ROBERT SIEGEL, host:
This is ALL THINGS CONSIDERED from NPR News.
Unless a last-minute buyer swoops in, it's likely the Hummer brand will become a thing of the past. When its deal with a Chinese company collapsed, General Motors announced yesterday that it will no longer produce Hummers. And that was most unwelcome in the northern Indiana town that houses one of two plants where Hummers are made.
But Chicago Public Radio's Michael Puente says workers there aren't waving the white flag just yet.
MICHAEL PUENTE: Hummer's H2 is produced here in Mishawaka, two hours east of Chicago, not by GM, but by a company called AM General. Well, at least it was. When sales of the gas-guzzling vehicle plummeted a few years ago, production suffered and no H2s have rolled off the assembly line for a year.
Instead, AM General's 1,500 workers continue building other vehicles for the military and federal government. That keeps the massive plant going.
Jay Wiand retired from this plant a few years ago after working on the assembly line for 30 years. He's not particularly optimistic about the plant's future, though.
Mr. JAY WIAND: Oh yeah, I mean, there's - there will be people going to get laid off. There's no doubt about that.
PUENTE: A huge, framed aerial photo of the plant sits outside Jeffrey Rea's City Hall office. He's the mayor here and served as the city's economic development director when GM brought Hummer to AM General eight years ago. The importance of the Hummer brand in Mishawaka and the region certainly isn't lost on him.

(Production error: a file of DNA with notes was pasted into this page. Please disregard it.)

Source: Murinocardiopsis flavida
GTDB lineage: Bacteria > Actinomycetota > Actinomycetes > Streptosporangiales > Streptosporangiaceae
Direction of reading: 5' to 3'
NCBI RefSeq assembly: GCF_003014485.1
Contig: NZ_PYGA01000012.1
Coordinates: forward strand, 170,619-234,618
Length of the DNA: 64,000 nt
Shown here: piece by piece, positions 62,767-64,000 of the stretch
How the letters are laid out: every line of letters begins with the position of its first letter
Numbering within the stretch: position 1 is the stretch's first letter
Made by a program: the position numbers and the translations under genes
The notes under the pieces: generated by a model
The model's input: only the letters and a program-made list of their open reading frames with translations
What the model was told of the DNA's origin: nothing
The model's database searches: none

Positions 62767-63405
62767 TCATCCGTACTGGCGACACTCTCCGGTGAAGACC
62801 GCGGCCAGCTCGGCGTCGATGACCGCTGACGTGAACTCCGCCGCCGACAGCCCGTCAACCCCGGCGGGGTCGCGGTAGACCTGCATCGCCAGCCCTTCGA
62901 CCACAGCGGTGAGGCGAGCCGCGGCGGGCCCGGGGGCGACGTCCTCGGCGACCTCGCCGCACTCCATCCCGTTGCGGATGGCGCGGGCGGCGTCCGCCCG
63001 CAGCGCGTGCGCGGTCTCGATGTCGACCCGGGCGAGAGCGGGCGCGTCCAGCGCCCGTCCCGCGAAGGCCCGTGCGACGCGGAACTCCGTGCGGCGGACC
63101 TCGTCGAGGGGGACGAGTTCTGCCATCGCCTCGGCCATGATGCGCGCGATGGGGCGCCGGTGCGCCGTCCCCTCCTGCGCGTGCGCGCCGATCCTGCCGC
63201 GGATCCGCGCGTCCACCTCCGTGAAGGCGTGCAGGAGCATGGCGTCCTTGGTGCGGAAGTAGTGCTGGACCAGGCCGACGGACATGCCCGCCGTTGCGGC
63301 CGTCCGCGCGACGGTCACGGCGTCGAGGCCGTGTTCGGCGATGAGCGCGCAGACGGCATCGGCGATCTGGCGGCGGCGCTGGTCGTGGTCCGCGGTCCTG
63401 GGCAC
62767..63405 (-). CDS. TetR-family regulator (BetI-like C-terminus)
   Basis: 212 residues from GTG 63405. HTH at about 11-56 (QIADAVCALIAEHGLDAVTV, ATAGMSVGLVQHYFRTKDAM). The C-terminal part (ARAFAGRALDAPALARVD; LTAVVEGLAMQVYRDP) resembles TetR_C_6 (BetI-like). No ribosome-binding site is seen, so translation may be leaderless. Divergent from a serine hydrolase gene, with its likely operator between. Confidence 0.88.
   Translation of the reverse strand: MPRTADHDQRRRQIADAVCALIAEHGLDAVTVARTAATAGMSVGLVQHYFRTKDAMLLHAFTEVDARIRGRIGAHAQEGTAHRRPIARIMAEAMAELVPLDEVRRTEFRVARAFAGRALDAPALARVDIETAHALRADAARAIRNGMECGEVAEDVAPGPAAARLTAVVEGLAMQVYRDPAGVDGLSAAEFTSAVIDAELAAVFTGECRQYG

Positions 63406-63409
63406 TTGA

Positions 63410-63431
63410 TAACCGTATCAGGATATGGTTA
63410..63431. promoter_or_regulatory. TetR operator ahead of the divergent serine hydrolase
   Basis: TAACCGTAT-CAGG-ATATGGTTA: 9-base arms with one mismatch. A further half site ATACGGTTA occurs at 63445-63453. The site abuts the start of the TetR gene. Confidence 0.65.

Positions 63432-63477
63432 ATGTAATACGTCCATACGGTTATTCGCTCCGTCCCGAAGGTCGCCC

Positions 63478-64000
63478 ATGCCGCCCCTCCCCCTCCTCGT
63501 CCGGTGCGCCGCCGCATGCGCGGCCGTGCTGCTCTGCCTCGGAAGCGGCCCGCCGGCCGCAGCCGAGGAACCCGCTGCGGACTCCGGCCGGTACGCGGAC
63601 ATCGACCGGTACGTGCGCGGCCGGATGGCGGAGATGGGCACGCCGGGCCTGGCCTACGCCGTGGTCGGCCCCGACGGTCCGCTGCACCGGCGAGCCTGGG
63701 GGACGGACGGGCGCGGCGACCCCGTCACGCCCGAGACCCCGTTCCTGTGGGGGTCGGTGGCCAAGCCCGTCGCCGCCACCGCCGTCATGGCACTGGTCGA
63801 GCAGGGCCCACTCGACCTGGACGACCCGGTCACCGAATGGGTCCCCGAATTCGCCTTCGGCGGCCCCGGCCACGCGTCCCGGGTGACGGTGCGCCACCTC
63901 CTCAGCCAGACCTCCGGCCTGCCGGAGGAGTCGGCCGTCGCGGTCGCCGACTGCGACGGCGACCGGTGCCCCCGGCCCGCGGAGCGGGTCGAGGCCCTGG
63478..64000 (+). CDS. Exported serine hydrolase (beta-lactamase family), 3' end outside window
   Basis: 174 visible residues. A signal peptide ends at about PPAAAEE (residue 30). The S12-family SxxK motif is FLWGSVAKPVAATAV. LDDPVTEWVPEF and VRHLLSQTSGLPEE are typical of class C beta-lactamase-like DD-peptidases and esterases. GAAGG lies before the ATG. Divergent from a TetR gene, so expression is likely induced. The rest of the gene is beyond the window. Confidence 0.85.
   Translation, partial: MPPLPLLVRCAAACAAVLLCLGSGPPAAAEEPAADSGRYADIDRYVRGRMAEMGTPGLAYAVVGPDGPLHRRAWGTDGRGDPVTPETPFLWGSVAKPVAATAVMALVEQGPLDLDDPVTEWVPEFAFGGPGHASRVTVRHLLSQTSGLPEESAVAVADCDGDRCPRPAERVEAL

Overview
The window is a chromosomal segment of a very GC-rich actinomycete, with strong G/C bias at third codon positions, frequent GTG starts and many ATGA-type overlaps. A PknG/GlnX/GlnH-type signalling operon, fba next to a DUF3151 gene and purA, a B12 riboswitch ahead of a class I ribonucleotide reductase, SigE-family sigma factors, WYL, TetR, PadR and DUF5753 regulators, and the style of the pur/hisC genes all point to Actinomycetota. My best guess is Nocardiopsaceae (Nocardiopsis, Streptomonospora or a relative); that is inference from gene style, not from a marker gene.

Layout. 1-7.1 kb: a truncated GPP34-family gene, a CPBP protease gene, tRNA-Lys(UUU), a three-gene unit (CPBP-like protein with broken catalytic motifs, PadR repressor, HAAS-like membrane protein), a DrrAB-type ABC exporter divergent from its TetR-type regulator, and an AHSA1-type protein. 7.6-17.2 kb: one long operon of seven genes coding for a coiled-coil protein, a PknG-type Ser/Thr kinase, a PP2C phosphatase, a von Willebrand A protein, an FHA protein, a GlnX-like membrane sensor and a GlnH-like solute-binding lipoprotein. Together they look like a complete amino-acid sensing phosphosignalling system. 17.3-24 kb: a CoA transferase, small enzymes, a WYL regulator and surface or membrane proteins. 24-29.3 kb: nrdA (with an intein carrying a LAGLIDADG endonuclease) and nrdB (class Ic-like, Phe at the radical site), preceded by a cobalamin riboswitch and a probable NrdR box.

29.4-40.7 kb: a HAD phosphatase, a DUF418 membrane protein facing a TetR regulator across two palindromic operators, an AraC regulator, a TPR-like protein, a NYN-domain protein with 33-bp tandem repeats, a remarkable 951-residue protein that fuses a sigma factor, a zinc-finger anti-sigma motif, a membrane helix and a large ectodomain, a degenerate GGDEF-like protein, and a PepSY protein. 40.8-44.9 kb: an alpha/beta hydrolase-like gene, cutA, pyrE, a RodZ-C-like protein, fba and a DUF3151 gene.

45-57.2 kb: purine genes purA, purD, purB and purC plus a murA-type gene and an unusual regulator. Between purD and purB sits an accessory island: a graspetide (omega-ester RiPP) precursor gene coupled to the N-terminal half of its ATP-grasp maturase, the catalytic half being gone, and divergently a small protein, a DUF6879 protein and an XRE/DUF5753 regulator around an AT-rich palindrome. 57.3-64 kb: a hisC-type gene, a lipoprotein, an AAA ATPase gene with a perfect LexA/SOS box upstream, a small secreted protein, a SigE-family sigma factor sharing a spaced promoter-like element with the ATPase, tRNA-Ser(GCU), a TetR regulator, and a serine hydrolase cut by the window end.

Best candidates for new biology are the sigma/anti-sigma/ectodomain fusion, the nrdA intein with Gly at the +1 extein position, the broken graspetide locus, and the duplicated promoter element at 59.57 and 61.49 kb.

Mayor JEFFREY REA (Mishawaka, Indiana): This is one of our largest employers, one of our largest taxpayers, one of our largest utility customers. Certainly, what happens out there has an impact on our community.
PUENTE: Rea says even if the deal with the Chinese buyer had gone through, there was no guarantee the H2 will continue to be built in Mishawaka. But he says since the plant is still relatively new, other businesses may want to take advantage of its workforce. AM General is set to begin manufacturing a handicap accessible taxicab that will keep this plant, well, humming for a little while longer.
Mayor REA: This is a great workforce, and they build things. They build them well. So we think it certainly is a viable opportunity, potentially, for other car manufactures to want to do something here.
PUENTE: The roots of car manufacturing run deep in northern Indiana. Studebaker called neighboring South Bend home for more than 100 years. When the plant closed down in 1963, AM General moved into some of Studebaker's old facilities to build its own vehicles.
Studebaker's closure forced South Bend to look into other areas for economic development, like retail and the sprawling University of Notre Dame, but some say this area still hasn't fully recovered from the loss of Studebaker nearly a half-century ago.
Mishawaka resident Corey Jensen isn't sure just how quickly his city will recover if no Hummers are made.
Mr. COREY JENSEN: It's terrible for the economy. It hurts everything. I mean, middle-class people make the world go round, and when you take away middle-class workers, the world falls apart like it has.
PUENTE: The Army recently announced that this may be the last year it uses the Humvee, the military model the H2 was based on. GM's plant near Shreveport, Louisiana suspended production of Hummers last month. GM says it will entertain any viable offer for Hummer even as the company winds down operations.
Meanwhile, workers here will continue to build whatever vehicles come down the assembly line as they hope for another potential buyer for GM's Hummer brand.
For NPR News, I'm Michael Puente in Mishawaka, Indiana.
NPR transcripts are created on a rush deadline by Verb8tm, Inc., an NPR contractor, and produced using a proprietary transcription process developed with NPR. This text may not be in its final form and may be updated or revised in the future. Accuracy and availability may vary. The authoritative record of NPR’s programming is the audio record.